So let us continue the ignorance argument one step further, by the fact that letter writers to the Coeur d’Alene Press objected to various birth control measures (because the words birth control is something they have a religious objection to). Apparently, doing the research and getting yourself educated isn’t an option for some people. Just claim “religious freedom” as a reason to neither accept facts or evidence, such as was published in the letter to a magazine, partially quoted above. That would also mean, not accepting the facts and evidence found in one’s own bible.
I recall Solomon telling his readers, that you can’t take your wealth with you when you die. It is a property that would ultimately be distributed to others. Hobby Lobby is not a “person” who can die, it is a commercial enterprise that simply could go out of business at some point. It is the individuals who are its CEOs, CFOs, board of directors down to managers and employees of a franchise business who could die, because we are all mortal here. But the corporation would go on, as long as there is a compelling interest to maintain it. But then, corporations were not known in Solomon’s time. They are in fact a fairly new idea in the vast panoply of history. But I am sure that if the modern era corporation did exist in the time of King Solomon, his comments about wealth being a property that you could not take with you upon death; he would regard as still relevant when it came to the people founding for profit commercial enterprises. Especially if that profit came at the expense of customers or employees, it would still be a wealth you could not take with you when you died. Even further, Jesus the Anointed One had no use for rich men. So, what does that bode as news for Hobby Lobby where the CEO, CFO, board of directors use “religion” as a means to become more profitable, and at the expense of a select group of employees? I am sure that the Jesus “they suddenly believe in” would disagree with their point of view.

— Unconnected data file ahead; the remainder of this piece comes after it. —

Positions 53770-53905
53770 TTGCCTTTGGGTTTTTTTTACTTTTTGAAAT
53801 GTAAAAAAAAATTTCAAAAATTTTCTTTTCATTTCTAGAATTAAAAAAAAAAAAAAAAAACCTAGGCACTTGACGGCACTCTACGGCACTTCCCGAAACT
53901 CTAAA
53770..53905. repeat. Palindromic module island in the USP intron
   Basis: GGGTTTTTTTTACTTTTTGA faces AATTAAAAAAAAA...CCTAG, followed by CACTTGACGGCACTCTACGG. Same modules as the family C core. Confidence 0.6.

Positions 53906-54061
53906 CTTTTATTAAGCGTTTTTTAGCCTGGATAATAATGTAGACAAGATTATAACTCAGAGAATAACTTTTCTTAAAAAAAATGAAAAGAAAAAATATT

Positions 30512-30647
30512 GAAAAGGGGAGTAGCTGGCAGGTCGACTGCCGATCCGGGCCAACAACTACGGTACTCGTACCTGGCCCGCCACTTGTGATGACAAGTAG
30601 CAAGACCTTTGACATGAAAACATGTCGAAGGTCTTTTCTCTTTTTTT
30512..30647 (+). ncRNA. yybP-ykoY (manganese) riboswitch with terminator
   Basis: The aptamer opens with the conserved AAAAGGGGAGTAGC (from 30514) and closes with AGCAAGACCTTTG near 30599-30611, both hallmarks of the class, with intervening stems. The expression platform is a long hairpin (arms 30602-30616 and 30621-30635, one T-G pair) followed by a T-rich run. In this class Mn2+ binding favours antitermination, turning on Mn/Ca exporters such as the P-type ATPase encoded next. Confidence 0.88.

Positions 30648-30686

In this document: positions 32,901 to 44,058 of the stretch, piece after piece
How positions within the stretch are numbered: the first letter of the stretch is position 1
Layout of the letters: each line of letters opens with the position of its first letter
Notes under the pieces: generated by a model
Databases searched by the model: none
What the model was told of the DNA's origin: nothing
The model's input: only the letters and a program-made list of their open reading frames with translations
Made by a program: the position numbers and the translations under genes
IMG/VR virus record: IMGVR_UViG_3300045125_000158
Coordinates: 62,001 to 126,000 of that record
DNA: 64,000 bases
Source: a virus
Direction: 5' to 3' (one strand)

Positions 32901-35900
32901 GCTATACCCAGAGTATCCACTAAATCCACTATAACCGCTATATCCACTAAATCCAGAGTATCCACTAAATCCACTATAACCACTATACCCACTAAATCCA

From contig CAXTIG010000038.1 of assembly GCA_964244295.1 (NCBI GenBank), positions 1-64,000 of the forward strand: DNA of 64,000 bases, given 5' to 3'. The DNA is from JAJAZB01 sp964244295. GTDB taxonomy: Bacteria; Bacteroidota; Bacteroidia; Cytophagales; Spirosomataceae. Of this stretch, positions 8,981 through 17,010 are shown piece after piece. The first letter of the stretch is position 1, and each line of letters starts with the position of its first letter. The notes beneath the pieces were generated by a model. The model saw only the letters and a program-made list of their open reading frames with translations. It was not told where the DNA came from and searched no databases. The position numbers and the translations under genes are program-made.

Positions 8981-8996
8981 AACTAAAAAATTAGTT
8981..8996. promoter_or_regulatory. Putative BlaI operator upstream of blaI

Entitlements as defined more than forty years ago: giving someone a title, a right, or furnishing the grounds to lay claim; is the SCOTUS decision re Hobby Lobby in a nutshell. But to provide such an entitlement to Hobby Lobby is to deny a right to someone else. Interesting that the GOP once called something like that “liberalism.” Steal from Peter in order to pay Paul. Until of course, it became the liberalism that Hobby Lobby could take advantage of. Steal from Janice in order to achieve, even greater profits up the chain of command.